Read-eval-print loops are used to interact with programming languages as well as in the shell to interact with your computer. I claim that they are a reasonable starting point for reasoning about agents. This is a framing that all but wrote my ELK proposal for me, and has been paying rent in other research domains as well.

Let S be the set of world states, and assume a environment transition function T : S × A → S, where Aₓ is a set of actions.
We define an agent X to be a 3-tuple of functions Readₓ, Evalₓ, and Printₓ, where:

   • Readₓ is a surjective "abstraction" function of type S → Oₓ, where Oₓ is a type for X's abstracted observations.

   • Evalₓ is a prediction function of type Sₓ × Oₓ → Sₓ, where Sₓ represents the type of X's internal knowledge of the environment.

   • Printₓ is a function from Sₓ to Aₓ, where Aₓ denotes X's actions on the environment. If there are multiple agents, we assume that an action Aₓ contains one action from each agent.

The environment and agent start in initial states S⁰ and Sₓ⁰, respectively. At each time-step, the agent observes the current state of the environment with its sensors, updates its worldview using its prediction function, produces an action, and then the universe uses that action to produce a next universe state. This process is depicted in the figure below.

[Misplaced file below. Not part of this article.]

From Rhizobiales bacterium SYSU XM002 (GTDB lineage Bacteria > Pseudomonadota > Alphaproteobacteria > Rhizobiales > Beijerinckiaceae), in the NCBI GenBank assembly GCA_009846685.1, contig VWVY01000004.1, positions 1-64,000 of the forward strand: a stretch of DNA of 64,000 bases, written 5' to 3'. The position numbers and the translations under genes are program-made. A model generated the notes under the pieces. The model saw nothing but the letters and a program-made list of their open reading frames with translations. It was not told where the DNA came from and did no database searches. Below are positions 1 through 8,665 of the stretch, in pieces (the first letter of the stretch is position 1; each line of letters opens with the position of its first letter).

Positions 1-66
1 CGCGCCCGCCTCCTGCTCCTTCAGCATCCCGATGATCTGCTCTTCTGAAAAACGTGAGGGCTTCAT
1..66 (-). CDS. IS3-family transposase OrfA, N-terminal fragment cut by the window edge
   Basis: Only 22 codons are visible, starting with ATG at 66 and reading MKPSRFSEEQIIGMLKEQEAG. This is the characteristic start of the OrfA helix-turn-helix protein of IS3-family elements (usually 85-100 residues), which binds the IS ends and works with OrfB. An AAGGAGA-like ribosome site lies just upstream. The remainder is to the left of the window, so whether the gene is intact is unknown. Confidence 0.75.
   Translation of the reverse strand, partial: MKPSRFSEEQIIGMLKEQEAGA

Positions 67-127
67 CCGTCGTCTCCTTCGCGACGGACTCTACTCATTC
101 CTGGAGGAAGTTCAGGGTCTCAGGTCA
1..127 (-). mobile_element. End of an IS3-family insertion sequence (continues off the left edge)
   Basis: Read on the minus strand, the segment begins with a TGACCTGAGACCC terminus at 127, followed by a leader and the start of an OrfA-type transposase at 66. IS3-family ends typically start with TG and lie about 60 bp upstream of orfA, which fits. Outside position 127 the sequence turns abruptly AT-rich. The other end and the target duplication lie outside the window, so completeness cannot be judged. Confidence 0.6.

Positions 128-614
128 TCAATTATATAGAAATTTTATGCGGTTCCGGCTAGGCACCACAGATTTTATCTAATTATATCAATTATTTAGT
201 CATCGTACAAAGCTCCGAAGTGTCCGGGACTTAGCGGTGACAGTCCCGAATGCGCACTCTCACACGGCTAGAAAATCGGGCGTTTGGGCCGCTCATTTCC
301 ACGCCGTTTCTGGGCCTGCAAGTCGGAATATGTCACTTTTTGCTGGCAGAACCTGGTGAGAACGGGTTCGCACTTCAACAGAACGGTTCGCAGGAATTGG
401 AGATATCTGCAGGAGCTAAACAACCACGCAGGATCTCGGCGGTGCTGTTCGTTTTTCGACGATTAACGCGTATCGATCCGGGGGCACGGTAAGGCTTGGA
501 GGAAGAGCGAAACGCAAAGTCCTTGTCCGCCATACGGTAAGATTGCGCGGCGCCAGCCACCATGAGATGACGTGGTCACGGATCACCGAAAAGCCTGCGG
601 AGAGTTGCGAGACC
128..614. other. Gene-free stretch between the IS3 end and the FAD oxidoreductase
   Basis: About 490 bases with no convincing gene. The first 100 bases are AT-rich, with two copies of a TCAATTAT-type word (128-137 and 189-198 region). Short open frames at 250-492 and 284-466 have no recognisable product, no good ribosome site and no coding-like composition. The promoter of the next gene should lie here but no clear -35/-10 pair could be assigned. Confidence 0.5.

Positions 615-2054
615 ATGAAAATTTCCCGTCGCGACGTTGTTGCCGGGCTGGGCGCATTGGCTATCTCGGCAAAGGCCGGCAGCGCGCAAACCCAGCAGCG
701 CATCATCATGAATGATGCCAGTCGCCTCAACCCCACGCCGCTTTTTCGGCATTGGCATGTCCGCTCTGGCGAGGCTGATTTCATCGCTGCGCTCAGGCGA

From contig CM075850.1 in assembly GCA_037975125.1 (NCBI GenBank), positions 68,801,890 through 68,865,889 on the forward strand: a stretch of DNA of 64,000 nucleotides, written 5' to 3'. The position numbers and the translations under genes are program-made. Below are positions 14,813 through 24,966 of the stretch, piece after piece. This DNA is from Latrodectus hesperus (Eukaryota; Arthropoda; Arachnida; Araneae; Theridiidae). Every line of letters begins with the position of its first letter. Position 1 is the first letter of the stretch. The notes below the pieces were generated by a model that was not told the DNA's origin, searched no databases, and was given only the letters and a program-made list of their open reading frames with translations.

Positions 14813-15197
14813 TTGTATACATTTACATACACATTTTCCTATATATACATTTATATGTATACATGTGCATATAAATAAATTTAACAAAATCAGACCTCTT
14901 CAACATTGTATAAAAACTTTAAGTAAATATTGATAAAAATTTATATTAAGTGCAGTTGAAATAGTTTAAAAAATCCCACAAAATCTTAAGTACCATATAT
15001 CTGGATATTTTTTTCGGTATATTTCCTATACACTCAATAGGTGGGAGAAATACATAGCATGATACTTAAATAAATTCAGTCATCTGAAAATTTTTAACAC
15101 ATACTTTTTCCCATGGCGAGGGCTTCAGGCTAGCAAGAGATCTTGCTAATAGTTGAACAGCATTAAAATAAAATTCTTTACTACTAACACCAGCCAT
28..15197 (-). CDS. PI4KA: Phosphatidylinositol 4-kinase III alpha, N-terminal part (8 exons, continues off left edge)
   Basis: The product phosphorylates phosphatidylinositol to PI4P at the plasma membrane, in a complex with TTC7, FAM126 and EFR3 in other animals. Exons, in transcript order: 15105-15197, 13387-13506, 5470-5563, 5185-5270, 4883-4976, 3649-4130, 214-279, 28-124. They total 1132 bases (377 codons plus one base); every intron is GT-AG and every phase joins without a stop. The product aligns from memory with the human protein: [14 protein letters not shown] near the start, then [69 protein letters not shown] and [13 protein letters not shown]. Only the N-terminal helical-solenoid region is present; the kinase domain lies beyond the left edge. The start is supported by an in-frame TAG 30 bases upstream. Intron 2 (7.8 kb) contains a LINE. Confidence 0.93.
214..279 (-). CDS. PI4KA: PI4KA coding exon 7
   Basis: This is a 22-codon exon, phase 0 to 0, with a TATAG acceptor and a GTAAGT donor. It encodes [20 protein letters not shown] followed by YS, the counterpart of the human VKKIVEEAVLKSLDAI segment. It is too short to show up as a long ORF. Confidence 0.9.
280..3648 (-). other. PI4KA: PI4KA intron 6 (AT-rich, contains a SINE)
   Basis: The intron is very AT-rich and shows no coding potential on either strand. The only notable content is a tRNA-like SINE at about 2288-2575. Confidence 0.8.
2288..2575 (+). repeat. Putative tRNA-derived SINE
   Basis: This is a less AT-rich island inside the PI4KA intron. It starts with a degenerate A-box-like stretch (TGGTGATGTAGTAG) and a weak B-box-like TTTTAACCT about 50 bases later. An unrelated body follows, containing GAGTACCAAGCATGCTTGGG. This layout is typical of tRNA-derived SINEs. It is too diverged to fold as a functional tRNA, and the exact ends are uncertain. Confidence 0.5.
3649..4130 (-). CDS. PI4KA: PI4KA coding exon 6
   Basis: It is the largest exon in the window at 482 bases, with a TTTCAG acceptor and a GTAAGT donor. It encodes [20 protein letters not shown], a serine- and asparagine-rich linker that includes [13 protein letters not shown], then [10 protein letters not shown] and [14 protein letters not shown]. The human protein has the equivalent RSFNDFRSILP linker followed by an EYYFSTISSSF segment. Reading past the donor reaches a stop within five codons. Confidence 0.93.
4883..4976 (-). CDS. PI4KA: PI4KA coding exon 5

Notice that in the above diagram, the transition functions of the agent and the environment look similar. In fact they are dual, and we can show this by considering the agent's Readₓ to be the environment's Print, and the agent's observation type Oₓ to be the environment's action type A.

Env       := { Print  : S → Aₓ,   Eval  : S × Aₓ → S }
Agentₓ := { Printₓ : Sₓ → Aₓ, Evalₓ : Sₓ × A → Sₓ }

Both the agent and environment start in a given initial state, pick an action based on that state, feed that action to each other's transition functions, and transition to the next state.

This interaction can be drawn as a game tree where the agent and the environment are selecting which of each other's next branches to follow.


The agent and environment run in lockstep, each round simultaneously printing and thereby choosing their partner's next branch. If you want to think of the environment as giving a reward, that reward can be a function of your whole action history, which put you in a particular branch of the physics game tree.

There is much more to say about this setup. I may add future posts on how this leads to an ELK proposal, how it helps bring to light common pitfalls in others' ELK proposals that I have seen so far, a similar setup in the embedded agency setting, details about nested compositional REPL's, the connection to polynomial functors and coinductive datatypes, and maybe even a diagrammatic REPL programming language. Please let me know which if any you are interested in and I can post accordingly.

Huge thanks to David Spivak for helping me with these ideas, as well as Gabriel Poesia and John Wentworth.
 

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Could you explain how this differs from the standard Reinforcement Learning formulation? (See eg. http://incompleteideas.net/book/first/ebook/node28.html for an introduction)

I'm interested in all of the further topics you mentioned, but especially how to derive this setup from polynomial functors and how it gives rise to an ELK proposal.

I'm interested in how this relates to Cartesian Frames and the ELK stuff. 

Posted the relation to ELK!

Doesn't this model allow an unbounded amount of computation per environment timestep, and zero cost of computation? This seems unphysical.